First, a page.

The women who came to the streets in the Sri Lankan uprising had both political and economic motives. They were not certain about the plan, though their voice was to end the “dictatorship” and restore “democracy”. The fundamental question is where are these women now? How many of these women were in the political party negotiation table at the end of the uprising? How many were able to voice their political motives? I argue that these revolutionary women were thrown to their private spaces by the “Old-Man”- the agent of patriarchal politics. The irony is that the “Old-Man” was preoccupied in ending the dictatorship in parliament, while maintaining sexist dictatorship in their revolutionary political bodies. Thus the “New Man” is a necessary condition to practice feminism as political ideology for everybody.

“New Woman”

The aims of feminist academic discourse and activism were/are to raise women’s political consciousness and empower them to be the “New Woman”. The scholarship of hooks and Rowbotham interpret the “New Woman” as one who opposes patriarchal politics. The “New Woman” can be found today in every sector; these women are in a hard struggle to establish the “Woman’s identity” in those settings. For example, the underlying impetus driving the ongoing Iranian protest is to recognize Women’s identity as a human being. Tearing off their hair cover was a symbolic representation of their voice to get identified as human, in my interpretation. However, creating the “New Woman” is a contested and difficult political process. What is the role of teaching and learning feminism at universities in creating the “New Man” and “New Woman”?

“Learning outcomes” of Feminism

A key “learning outcome” of Feminist pedagogy would be to critically examine a given social reality. The given social reality contains the stereotypes, power hierarchies and objectification of the human body. Feminism then, will throw light on this social reality and raise the critical mindset of both woman and man to question that given social reality.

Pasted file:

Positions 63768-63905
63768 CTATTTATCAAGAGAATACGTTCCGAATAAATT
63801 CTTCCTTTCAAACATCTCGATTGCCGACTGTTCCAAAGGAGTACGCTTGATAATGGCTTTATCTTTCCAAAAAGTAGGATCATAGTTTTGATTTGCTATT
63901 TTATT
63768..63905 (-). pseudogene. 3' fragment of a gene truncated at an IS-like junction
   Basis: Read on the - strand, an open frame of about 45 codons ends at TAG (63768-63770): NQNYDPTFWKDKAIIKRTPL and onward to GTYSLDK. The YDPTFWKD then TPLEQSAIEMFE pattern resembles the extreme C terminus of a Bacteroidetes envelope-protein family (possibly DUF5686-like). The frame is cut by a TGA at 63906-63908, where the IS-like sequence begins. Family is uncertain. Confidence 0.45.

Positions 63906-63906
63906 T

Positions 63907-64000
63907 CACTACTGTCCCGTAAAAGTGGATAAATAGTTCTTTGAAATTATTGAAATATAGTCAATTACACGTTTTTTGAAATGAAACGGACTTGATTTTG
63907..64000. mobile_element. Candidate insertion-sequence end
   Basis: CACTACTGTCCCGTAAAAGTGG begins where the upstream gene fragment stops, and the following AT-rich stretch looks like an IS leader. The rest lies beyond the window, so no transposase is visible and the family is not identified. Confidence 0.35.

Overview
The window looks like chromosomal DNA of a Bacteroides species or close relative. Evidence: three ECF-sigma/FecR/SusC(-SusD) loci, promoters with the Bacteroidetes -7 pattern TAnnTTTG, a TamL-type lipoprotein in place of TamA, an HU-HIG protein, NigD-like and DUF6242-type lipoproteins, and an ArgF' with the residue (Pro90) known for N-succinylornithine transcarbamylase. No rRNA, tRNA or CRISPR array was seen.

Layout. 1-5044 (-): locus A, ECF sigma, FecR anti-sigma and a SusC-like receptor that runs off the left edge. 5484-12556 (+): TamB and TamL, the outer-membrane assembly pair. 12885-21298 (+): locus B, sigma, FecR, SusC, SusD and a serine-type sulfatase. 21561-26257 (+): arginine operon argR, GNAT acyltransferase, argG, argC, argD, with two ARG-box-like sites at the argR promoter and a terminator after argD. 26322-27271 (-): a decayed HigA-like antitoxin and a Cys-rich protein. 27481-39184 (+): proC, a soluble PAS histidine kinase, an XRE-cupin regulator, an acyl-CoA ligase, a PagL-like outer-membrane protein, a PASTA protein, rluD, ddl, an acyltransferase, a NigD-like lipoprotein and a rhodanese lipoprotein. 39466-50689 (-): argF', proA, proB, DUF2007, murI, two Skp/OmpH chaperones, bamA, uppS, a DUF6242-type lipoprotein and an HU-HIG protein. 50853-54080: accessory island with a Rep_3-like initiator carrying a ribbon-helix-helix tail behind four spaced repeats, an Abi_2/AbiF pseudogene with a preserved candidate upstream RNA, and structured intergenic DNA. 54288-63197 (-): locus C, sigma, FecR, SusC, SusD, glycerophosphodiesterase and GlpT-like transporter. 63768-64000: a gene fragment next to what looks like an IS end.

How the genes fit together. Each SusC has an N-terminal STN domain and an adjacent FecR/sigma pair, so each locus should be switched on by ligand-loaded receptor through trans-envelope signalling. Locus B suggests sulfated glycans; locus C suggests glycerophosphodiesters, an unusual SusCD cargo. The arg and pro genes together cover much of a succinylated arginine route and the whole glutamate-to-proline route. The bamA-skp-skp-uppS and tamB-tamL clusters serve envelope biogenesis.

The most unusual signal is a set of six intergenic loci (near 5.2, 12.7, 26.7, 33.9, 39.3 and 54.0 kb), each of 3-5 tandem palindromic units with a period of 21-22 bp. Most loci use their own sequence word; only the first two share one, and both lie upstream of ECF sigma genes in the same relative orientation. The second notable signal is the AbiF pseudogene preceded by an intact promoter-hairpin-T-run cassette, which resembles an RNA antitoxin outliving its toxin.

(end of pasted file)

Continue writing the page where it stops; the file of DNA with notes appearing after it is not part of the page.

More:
Feminism, in that case, plays the role of activism for social transformation. The focus of old school pedagogy was examining theory; activism was not a part of older pedagogical approaches. It was feminism that introduced activism as a new method of teaching and learning Amy K Levin states in Questions for a New Century: Women’s Studies and Integrative Learning (2007) that, “feminist studies programmes work to meet knowledge and skills goals and activism is the requirement of the course” (p.18). Connecting knowledge and personal experience is a part of feminist activism.

However, in the context of Sri Lankan universities, activism is yet to be recognized as a legitimate pedagogical activity. In my experience, the most university academics in Sri Lanka maintain a hierarchy of academia and activism. They tend to present the theoretical arguments of other prominent scholars in academic language, rarely understood by the public. In activism, the theoretical explanations are discussed in simple language and examples of everyday life are connected to theory, to engage the public.

In conclusion, the point of feminism is not an anti-man thesis, but to create the “New Man and Woman” . The “New Man ” concept in Sri Lanka can and must be improved and expanded by teaching feminism at higher education institutions. Training undergraduates in activism is necessary for social transformation, which should be the ultimate objective of education. It is worth noting that the Kuppi collective has taken the lead in discussing new approaches to education; feminism is part of that discussion.